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Code for post about creating a dataviz using new ggplot2 features and cowplot. post" http://matthewdharris.com/2016/03/19/visualizing-zubrow-ggplot2-cowplot/ tweet: https://twitter.com/Md_Harris/status/710639632711618560
library("ggplot2") # Must use Dev version as of 03/18/16
library("gridExtra")
library("extrafont") # for font selection
library("dplyr") # for data preperation
library("cowplot") # for combining plots
# Prepare data for plotting
# data from Zubrow, E.B.W. (1974), Population, Contact,and Climate in the New Mexican Pueblos
# prepared as a long format to facilitate plotting
year <- c(1760, 1790, 1797, 1850, 1860, 1889, 1900, 1910, 1950)
sites <- c("Isleta", "Acoma", "Laguna", "Zuni", "Sandia", "San Felipe",
"Santa Ana", "Zia", "Santo Domingo", "Jemez", "Cochiti",
"Tesuque", "Nambe", "San Ildefonso", "Pojoaque", "Santa Clara",
"San Juan", "Picuris", "Toas")
# [sites] are arranged in South to North geographic order
south <- c(seq_along(sites))
# add index to rearrange geographically from East to West
east <- c(14, 18, 17, 19, 12, 11, 13, 15, 10, 16, 9, 4, 3, 7, 5, 8, 6, 2, 1)
# population figures
pop <- c(
c(304, 410, 603, 751, 440, 1037, 1035, 956, 1051),
c(1052, 820, 757, 367, 523, 582, 492, 691, 1376),
c(600, 668, 802, 749, 929, 970, 1077, 1472, 1655),
c(664, 1935, 2716, 1294, 1300, 1547, 1525, 1667, 2564),
c(291, 304, 116, 241, 217, 150, 81, 73, 150),
c(458, 532, 282, 800, 360, 501, 515, 502, 721),
c(404, 356, 634, 339, 316, 264, 228, 219, 285),
c(568, 275, 262, 124, 115, 113, 115, 109, 145),
c(424, 650, 483, 666, 262, 930, 771, 817, 978),
c(373, 485, 272, 365, 650, 474, 452, 449, 789),
c(450, 720, 505, 254, 172, 300, 247, 237, 289),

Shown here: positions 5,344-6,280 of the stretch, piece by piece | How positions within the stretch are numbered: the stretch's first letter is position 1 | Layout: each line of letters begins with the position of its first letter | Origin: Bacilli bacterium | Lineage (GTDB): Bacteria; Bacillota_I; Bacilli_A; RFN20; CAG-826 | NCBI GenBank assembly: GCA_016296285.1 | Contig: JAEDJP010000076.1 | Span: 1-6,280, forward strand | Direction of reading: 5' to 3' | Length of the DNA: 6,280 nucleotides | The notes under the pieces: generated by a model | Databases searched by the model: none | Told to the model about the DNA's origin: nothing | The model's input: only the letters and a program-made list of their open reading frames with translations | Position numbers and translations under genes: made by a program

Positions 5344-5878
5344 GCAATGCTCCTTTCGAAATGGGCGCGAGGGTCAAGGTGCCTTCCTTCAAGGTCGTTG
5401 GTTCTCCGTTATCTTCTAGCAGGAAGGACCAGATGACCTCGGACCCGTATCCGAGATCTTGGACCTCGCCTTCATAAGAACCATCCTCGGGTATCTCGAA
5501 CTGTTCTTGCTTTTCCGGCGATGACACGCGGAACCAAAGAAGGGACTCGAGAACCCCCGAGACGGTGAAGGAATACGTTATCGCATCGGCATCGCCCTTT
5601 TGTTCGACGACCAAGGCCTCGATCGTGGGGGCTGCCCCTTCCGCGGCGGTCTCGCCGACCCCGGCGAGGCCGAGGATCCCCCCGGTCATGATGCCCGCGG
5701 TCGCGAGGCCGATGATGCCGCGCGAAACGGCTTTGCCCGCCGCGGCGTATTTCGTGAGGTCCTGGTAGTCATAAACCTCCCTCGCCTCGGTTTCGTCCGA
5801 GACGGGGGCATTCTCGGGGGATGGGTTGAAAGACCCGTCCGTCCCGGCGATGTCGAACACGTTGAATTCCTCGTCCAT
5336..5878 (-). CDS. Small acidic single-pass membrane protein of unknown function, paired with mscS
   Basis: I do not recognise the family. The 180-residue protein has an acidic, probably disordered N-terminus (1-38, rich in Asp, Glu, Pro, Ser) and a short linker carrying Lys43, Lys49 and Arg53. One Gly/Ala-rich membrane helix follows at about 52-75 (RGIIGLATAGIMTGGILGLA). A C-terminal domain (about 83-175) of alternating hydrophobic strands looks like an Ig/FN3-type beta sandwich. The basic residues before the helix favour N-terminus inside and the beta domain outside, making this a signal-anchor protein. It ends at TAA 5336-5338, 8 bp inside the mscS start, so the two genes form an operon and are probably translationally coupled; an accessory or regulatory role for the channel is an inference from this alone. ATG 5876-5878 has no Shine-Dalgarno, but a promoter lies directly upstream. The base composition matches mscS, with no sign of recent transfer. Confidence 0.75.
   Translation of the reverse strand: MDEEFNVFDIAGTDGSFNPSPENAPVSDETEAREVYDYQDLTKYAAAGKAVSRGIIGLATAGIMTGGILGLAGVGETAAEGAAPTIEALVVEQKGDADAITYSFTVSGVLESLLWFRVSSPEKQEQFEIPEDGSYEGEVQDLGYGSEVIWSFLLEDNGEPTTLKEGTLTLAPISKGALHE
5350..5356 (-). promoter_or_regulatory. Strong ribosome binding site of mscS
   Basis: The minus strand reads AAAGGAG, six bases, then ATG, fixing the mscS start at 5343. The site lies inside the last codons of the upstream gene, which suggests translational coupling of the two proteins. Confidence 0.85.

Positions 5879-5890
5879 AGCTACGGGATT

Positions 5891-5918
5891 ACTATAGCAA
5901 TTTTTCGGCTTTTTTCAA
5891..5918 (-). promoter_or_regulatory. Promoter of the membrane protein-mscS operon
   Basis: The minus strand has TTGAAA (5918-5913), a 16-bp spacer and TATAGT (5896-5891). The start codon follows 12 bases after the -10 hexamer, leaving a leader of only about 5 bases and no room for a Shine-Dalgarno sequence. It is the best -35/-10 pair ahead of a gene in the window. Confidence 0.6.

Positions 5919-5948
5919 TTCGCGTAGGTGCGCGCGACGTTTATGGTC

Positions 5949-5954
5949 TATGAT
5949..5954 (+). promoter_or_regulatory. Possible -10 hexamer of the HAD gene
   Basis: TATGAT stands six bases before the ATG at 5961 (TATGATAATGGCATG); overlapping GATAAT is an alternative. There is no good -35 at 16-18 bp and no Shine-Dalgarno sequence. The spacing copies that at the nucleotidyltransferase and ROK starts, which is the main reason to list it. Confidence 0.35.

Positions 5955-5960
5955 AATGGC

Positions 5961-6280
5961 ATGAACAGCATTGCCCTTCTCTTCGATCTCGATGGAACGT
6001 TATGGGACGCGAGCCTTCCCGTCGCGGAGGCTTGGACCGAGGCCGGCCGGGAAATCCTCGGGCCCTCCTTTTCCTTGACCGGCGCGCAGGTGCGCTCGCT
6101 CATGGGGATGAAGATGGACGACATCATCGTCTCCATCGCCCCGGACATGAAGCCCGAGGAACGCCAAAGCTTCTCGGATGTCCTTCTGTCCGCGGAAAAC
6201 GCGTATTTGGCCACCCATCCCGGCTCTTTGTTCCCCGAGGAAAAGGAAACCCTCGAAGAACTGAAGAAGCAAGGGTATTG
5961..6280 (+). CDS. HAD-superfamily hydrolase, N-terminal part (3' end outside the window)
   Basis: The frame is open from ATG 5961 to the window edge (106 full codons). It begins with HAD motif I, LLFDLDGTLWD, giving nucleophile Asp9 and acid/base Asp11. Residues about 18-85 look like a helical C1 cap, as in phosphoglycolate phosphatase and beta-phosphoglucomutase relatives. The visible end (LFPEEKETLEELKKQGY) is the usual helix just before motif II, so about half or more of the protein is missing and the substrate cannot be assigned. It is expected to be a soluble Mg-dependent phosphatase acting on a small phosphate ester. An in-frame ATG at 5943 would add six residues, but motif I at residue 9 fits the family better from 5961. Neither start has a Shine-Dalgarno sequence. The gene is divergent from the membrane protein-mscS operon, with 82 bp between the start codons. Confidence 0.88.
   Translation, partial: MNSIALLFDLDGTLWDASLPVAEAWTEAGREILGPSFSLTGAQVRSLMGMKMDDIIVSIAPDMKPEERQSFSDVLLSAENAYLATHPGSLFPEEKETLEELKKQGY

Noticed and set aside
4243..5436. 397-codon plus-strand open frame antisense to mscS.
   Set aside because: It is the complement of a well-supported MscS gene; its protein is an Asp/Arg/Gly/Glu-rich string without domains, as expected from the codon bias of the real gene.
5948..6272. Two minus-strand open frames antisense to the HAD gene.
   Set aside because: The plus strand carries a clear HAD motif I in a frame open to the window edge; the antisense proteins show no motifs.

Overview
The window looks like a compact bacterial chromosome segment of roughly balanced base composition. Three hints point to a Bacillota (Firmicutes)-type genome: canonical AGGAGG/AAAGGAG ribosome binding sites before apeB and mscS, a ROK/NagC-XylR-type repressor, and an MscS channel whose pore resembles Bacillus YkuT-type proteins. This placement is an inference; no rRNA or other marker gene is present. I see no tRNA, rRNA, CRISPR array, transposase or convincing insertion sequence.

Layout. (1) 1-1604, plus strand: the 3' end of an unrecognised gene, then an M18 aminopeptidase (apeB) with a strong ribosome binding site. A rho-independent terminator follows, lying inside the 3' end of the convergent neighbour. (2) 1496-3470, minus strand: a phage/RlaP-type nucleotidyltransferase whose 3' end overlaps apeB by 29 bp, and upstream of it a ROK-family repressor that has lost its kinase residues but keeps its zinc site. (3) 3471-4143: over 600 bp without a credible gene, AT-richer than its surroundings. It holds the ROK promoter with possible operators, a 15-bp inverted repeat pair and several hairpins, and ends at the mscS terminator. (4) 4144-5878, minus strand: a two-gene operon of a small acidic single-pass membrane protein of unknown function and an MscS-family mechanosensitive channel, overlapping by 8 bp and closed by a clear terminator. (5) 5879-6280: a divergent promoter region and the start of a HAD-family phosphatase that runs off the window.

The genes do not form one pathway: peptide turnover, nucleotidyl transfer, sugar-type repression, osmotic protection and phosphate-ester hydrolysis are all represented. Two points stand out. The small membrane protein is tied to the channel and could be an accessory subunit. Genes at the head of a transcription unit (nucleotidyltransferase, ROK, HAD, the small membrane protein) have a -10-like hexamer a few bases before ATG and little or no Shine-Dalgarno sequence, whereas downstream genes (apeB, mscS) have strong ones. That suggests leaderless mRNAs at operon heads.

c(232, 138, 155, 119, 97, 94, 80, 80, 145),
c(204, 155, 178, 107, 107, 80, 81, 88, 96),
c(484, 240, 251, 319, 166, 189, 137, 114, 152),
c(99, 53, 79, 48, 37, 18, 12, 16, 2),
c(257, 134, 193, 279, 179, 187, 222, 243, 511),
c(316, 260, 202, 568, 343, 373, 422, 388, 152),
c(328, 254, 251, 222, 143, 120, 95, 104, 99),
c(505, 518, 531, 361, 363, 324, 462, 517, 842)
)
# combine above in a data.frame where each population is the key observation
dat <- data.frame(Year = rep(year, length(sites)),
Site = rep(sites, each = length(year)),
Population = pop,
South = rep(south, each = length(year)),
East = rep(east, each = length(year)))
# add a factor that arranges the levels of site by their East to West geographic location
dat$East_label <- rep(factor(sites, levels = (sites[order(east)])), each = length(year))
# Calculate quantities of interest
# this ibe-liner calculates the date to date change in population
# ave() groups and runs the diff() function that is concatenated with a 0 for the first observation in each group
# probably can make this dplyr, but it works...
dat$Change <- ave(dat$Population, dat$Site, FUN = function(x) c(0, diff(x)))
# using dplyr to group the observations by site/Pueblo and calcualte stuff
dat <- group_by(dat, Site) %>%
# change from inception date of 1760 (first data point)
mutate(Relative_Change = Population - Population[1]) %>%
# percent change of log population (not used in this graphic)
mutate(Percent_Change = (Population - lag(Population))/lag(Population)) %>%
# change from inception scaled to % change from inception
mutate(Scaled_Change = (Relative_Change / Population[1])) %>%
# make into a data.frame
data.frame()
# select only the rows that are the last time period observation of 1950
# this is for the second plot
net_change <- dat[which(dat$Year == 1950),]
# plotting with ggplot2 (dev version from github)
# I started doing the [p1 <- p1 +] way to build these b/c others did and
# I liked how I could add selective lines while testing without changing anything
# so, it is more things to type, but whatever. It can be done in one ggplot() call if you like
# also, I code to get stuff done then optimize later. You may likey find ways to do this better
# Plot #1: Percent change from inception for each site
# set up data and axis
p1 <- ggplot(dat, aes(x = as.factor(Year), y = Scaled_Change, group = East))
# this is the bar plot part
p1 <- p1 + geom_bar(stat="identity", fill = "skyblue", color = "white")
# this is the redline outlining the bars
p1 <- p1 + geom_line(color = "firebrick1", alpha = 0.95)
# wrap it by the reordered factor so each individual site plots